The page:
An eighth-grader in Indiana was asked to calculate her body mass index for a homework assignment.
You can figure out BMI by dividing weight in kilograms by height in meters squared. The higher the final number supposedly means there's more body fat.
But the student refused to include her BMI on her assignment and instead wrote an essay explaining why.
The essay read, in part, "Ever since I can remember I've been a 'bigger girl,' and I'm completely fine with that; I'm strong and powerful."
In the paper, which was photographed and posted on Facebook by a family friend, she goes on to explain she felt very self-conscious about her body when the school year started and would even "wear four bras" and "wrap ace bandages around [her] stomach" to look skinnier.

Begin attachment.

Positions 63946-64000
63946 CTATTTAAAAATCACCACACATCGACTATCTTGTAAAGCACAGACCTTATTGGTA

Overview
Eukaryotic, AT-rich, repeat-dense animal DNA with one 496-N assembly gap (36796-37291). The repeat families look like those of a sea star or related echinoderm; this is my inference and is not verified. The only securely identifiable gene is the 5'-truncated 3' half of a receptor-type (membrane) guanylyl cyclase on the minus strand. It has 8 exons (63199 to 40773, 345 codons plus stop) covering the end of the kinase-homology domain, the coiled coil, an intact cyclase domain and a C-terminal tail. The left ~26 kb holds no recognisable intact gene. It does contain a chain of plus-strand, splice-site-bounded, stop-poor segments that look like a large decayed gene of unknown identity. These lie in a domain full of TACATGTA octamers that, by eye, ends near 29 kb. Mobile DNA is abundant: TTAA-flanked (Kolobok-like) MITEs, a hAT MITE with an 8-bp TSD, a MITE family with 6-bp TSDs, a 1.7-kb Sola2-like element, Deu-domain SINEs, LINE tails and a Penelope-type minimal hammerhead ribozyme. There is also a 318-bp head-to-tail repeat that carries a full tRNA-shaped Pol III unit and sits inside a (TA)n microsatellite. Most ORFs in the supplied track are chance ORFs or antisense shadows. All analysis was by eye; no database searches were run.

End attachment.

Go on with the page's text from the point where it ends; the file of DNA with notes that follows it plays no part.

So her mom took her to a doctor, who ran a few tests and said the girl was on track with her weight.
The girl says she's physically strong, and — as the Centers for Disease Control and Prevention points out — an athlete's BMI will often be higher because of her muscle and bone density.
She concluded her assignment by saying: "I am just beginning to love my body. ... My BMI is none of your concern because my body and BMI are perfect and beautiful just the way they are."